All class I PI3K isoforms can produce PtdIns(3,4,5)P3, the levels of which are controlled by at least the action of PTEN. In lesions with loss of PTEN, tumorigenicity is thought to rely on the activity of not only p110β but also of p110α depending on the tissue type [10, 13, 16, 42]. In EEC, PTEN is the most commonly mutated gene  but little is known however about the exact contribution of p110β in endometrial tumor development particularly in relation to PTEN loss. In this study, we demonstrate that p110β is highly expressed in endometrial cancer cell lines and that its mRNA levels increase in clinical samples during the initial steps of endometrial carcinogenesis for the endometrioid subtype. In contrast, high PIK3CA mRNA levels were observed in non-endometrioid tumors, which would appear to be consistent with previous findings linking PIK3CA gene amplification to aggressive endometrial tumors of non-endometrioid histology . In addition, different roles were found for the two isoforms in this study, as supported by the association of high mRNA levels of PIK3CB, but not PIK3CA, with markers for high proliferation (CCP score and PCNA levels), notably in endometrioid tumors. Interestingly, the CCP score was reported to increase early in grades 1 and 2 compared to CAHs , at the same stage of tumor development when PIK3CB mRNA levels are found to be increased in this study. Hence, high PIK3CB mRNA levels may provide a proliferative advantage in early stages of tumorigenesis. Using pharmacological inhibition of p110β, our cell line studies also pointed to a role for p110β in cell proliferation since its inhibition delayed cell proliferation by arresting cells in G1 in a PTEN-deficient cancer cell line, RL95-2. Consistently, p110β has previously been shown to be localized in the nucleus [40, 46, 47] and to mediate S phase entry, control DNA replication and loading of PCNA on chromatin . In functional studies of nuclear p110β [40, 48], TGX-221 was previously used at high concentration (30 µM), which was shown to be specific for p110β and not p110α . In this study, inhibition of proliferation was only apparent with 10 µM of the inhibitor, which may be due to high levels of p110β in endometrial cancer cell lines as well as its subcellular localization spanning not only the cytoplasm but also the nucleus in other cell lines [46, 47] and the endometrial cancer cells used in this study (data not shown). Although we cannot exclude off-target effects at 10 µM, an extensive study of TGX-221 at that concentration on a large panel of lipid and protein kinases by Jamieson et al showed high specificity for p110β .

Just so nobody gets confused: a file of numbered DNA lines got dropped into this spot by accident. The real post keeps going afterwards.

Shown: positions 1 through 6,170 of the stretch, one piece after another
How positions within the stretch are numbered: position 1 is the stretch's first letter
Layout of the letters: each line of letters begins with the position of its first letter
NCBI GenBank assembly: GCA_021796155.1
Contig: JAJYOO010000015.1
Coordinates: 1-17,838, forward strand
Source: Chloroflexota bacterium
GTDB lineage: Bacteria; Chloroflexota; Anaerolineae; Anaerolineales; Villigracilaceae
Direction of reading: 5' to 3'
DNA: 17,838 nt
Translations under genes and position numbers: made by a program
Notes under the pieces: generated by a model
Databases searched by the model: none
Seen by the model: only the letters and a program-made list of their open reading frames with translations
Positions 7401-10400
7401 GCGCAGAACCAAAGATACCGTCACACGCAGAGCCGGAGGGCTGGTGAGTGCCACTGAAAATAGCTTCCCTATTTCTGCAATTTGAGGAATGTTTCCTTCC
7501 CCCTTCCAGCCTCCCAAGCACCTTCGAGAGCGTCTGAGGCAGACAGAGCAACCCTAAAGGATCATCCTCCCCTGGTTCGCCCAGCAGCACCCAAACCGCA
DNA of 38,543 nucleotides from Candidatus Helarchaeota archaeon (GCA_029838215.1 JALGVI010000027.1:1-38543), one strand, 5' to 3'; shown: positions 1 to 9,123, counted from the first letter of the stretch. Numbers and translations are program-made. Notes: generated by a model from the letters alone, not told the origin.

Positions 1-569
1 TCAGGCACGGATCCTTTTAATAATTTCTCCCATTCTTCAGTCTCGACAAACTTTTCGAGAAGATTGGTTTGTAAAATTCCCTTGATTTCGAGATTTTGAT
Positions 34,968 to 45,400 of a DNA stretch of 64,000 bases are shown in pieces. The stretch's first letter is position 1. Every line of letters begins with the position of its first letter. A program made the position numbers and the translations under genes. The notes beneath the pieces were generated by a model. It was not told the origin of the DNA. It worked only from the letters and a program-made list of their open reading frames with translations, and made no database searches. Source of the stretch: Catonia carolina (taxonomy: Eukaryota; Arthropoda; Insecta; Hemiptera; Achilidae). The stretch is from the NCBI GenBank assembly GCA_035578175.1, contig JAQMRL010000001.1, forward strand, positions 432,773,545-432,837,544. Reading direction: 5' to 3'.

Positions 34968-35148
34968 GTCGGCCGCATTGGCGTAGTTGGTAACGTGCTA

The reported association between p110β level and activity with cell proliferation suggests further clinical testing of endometrial tumors with PTEN mutations for potential benefit from p110β selective inhibitors to delay tumor growth. This is also particularly relevant in light of a recent study showing response to inhibition of p110β in PTEN-deficient breast cancer cells, resistant to p110α inhibition . However, we observed that PTEN-deficient cancer cells can respond with different efficacy following p110β inhibition (MFE-319 versus RL95-2 cells) and resistance to treatment was observed in MFE-319 cells (Figure 4). This would be consistent with a recent study by Schwartz et al showing that p110α was reactivated following p110β selective inhibition in PTEN-deficient cells . The efficacy of p110β inhibition may hence have limited durability and combined or sequential treatment targeting p110β and p110α may be necessary in tumors with PTEN loss. Other genetic factors may also influence the efficacy of p110β inhibition, such as the presence of RAS mutations, since the RAS-MEK and PI3K pathways are known to converge . Indeed RL95-2 cells harbor an activating mutation in H-Ras (Q61H), which may explain the necessity of high concentration of TGX-221. PTEN-deficient cells with RAS mutation may benefit from a combination of p110β and RAS/MEK pathway inhibition. The cause for resistance to p110β inhibition in MFE-319 cells is not yet known but it is worth noticing that these cells harbor a mutation in the fibroblast growth factor receptor 2 (S252W) shown previously to be oncogenic and to occur with high frequency in endometrial cancer [51, 52]. However, although FGFR signaling is known to activate the PI3K pathway, MFE-319 cells were shown to be insensitive to FGFR inhibition . In any case, identifying the molecular mechanisms of resistance to p110β inhibition in a subset of PTEN-deficient tumors is crucial to design clinical therapeutic strategies with long-term efficacy. In addition, this would anticipate understanding of the results of a phase I/IIa clinical trial with a selective p110β inhibitor in carcinomas with PTEN loss, including endometrial cancer (NCT01458067) and which has recently been completed .